CHICAGO (CBS) — People have been flocking to the Garfield Park Conservatory this weekend for the rare opportunity to see and smell a blooming corpse flower.

The smell hits you as you walk in the wing of the conservatory where the corpse flower – or titan arum – known as Persephone started blooming Friday. The 68-inch flower is named after the Greek goddess of the underworld.

“This is the largest flowering structure of any plant in the world, so it’s really cool. It’s a beautiful, beautiful flower. It’s coloration is just gorgeous. It’s kind of maroon and wine and green; and it’s amazing. Then, of course, your listeners don’t have the pleasure of smelling the corpse flower, which of course smells like a corpse,” said Mary Eysenbach, director of conservatories for the Chicago Park District. “Actually, this morning to me it smells like a corpse covered with rotten fish.”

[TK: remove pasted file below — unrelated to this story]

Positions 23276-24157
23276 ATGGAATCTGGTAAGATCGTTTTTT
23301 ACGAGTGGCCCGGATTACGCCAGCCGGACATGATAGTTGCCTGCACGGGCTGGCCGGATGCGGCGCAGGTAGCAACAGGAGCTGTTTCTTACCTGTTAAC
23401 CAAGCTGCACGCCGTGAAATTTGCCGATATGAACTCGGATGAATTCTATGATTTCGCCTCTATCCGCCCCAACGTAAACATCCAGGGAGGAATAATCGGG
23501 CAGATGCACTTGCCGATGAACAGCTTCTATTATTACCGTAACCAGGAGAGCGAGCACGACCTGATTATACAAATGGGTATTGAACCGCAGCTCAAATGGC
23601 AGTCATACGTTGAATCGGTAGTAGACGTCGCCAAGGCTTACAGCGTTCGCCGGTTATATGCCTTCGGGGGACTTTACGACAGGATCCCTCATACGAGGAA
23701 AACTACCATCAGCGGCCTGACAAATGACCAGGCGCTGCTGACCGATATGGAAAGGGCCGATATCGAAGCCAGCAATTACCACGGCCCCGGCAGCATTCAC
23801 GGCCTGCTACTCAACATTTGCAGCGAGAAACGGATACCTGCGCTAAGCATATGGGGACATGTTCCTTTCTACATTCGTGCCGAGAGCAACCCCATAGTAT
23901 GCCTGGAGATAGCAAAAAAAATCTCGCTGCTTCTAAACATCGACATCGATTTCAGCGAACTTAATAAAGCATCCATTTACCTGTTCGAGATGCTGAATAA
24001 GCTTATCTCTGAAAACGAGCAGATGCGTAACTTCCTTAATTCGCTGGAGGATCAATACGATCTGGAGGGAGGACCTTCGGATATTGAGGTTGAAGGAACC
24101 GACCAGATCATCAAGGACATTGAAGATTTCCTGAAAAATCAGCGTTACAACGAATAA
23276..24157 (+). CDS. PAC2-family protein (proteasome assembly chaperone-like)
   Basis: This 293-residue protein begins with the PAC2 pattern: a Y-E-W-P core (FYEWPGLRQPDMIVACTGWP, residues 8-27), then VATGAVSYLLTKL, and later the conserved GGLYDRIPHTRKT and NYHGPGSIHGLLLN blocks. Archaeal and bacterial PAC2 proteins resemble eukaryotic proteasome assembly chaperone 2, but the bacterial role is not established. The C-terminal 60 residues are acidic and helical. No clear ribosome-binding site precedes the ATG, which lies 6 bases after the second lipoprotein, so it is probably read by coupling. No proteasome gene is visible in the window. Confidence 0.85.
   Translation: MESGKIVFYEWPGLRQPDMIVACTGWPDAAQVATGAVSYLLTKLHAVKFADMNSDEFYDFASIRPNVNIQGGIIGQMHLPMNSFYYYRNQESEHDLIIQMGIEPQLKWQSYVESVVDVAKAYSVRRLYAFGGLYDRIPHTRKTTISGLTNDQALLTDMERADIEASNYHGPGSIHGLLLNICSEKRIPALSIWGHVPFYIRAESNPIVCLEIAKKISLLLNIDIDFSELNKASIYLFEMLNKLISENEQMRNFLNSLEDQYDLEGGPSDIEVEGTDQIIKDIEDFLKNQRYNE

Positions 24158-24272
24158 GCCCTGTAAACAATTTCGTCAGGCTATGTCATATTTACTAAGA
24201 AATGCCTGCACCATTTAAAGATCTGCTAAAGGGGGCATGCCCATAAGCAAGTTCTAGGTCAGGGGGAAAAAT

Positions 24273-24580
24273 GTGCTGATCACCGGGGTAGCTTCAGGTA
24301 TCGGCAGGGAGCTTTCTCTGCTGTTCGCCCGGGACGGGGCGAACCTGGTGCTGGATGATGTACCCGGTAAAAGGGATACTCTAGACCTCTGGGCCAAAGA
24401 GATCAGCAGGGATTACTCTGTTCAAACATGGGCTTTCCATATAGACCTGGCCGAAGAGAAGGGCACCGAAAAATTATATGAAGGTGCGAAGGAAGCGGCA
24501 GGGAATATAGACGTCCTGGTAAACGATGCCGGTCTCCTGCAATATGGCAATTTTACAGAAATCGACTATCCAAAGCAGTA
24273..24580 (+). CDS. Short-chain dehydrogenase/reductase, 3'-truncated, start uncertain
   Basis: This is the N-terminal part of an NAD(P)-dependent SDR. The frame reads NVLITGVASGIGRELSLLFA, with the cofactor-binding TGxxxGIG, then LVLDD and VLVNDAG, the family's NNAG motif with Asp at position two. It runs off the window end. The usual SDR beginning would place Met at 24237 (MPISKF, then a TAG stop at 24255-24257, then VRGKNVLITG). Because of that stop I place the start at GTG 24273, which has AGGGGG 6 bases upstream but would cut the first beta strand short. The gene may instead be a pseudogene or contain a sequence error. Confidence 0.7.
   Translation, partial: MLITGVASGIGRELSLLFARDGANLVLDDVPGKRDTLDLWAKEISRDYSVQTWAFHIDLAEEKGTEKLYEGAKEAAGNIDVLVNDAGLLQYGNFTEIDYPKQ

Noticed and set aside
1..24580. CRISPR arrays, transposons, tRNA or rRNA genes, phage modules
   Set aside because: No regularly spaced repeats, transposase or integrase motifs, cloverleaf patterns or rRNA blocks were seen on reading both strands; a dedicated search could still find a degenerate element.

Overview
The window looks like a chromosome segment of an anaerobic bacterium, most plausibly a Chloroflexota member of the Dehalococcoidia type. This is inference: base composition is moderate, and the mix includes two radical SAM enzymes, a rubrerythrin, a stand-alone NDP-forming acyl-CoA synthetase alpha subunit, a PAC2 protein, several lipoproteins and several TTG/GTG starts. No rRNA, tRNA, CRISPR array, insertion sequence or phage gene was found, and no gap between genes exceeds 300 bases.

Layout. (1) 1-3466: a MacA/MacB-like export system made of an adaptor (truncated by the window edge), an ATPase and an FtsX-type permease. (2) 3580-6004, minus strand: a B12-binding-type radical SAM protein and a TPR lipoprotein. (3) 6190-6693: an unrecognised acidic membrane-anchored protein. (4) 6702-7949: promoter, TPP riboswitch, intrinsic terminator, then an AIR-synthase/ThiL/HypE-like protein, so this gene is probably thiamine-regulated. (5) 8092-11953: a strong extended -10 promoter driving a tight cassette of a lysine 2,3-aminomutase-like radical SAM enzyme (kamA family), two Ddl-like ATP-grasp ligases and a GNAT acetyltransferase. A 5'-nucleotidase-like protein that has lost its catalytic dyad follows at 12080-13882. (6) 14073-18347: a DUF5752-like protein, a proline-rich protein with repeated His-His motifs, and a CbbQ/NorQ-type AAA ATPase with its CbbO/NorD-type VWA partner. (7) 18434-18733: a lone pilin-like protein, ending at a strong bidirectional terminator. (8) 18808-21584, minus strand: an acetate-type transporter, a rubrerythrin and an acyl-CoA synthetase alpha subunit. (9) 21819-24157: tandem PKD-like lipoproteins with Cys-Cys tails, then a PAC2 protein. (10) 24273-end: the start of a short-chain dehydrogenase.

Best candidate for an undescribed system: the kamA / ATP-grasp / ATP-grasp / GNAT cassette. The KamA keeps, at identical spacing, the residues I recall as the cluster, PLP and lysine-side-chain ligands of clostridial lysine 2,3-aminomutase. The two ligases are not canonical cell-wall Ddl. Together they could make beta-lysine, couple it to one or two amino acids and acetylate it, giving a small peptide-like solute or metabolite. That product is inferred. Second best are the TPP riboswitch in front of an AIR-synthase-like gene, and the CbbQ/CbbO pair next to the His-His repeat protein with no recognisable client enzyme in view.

Eysenbach said the smell attracts pollinators, which are typically carrion beetles and flesh flies in its native Sumatra.

She said it’s “really interesting” and “kind of cool” how people react differently to the smell.

“It’s really fun to see people engaged in plants. Every plant really has its own story. There’s a lot of cool plants. There’s just really cool stuff that plants do. This one just happens to be really huge and really smelly,” she said.

The bloom only lasts 24 to 36 hours. Then it could be seven to ten years before Persephone blooms again.

Last August and September, two other corpse flowers at the Chicago Botanic Gardens brought in large crowds of curious visitors.